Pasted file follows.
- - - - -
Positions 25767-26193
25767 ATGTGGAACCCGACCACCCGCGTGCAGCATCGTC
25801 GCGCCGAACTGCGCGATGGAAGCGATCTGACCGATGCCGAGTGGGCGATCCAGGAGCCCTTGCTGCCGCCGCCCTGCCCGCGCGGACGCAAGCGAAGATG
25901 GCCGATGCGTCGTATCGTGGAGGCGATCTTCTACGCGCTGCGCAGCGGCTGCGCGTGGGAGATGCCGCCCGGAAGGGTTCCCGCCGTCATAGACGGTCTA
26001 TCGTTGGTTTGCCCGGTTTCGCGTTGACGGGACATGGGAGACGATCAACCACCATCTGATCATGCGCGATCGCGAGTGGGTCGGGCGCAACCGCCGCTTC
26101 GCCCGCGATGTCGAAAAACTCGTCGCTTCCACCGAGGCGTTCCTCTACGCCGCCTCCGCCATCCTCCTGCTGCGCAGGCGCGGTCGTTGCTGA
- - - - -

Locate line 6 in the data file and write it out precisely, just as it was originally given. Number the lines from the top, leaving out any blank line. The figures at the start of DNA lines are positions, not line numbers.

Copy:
26101 GCCCGCGATGTCGAAAAACTCGTCGCTTCCACCGAGGCGTTCCTCTACGCCGCCTCCGCCATCCTCCTGCTGCGCAGGCGCGGTCGTTGCTGA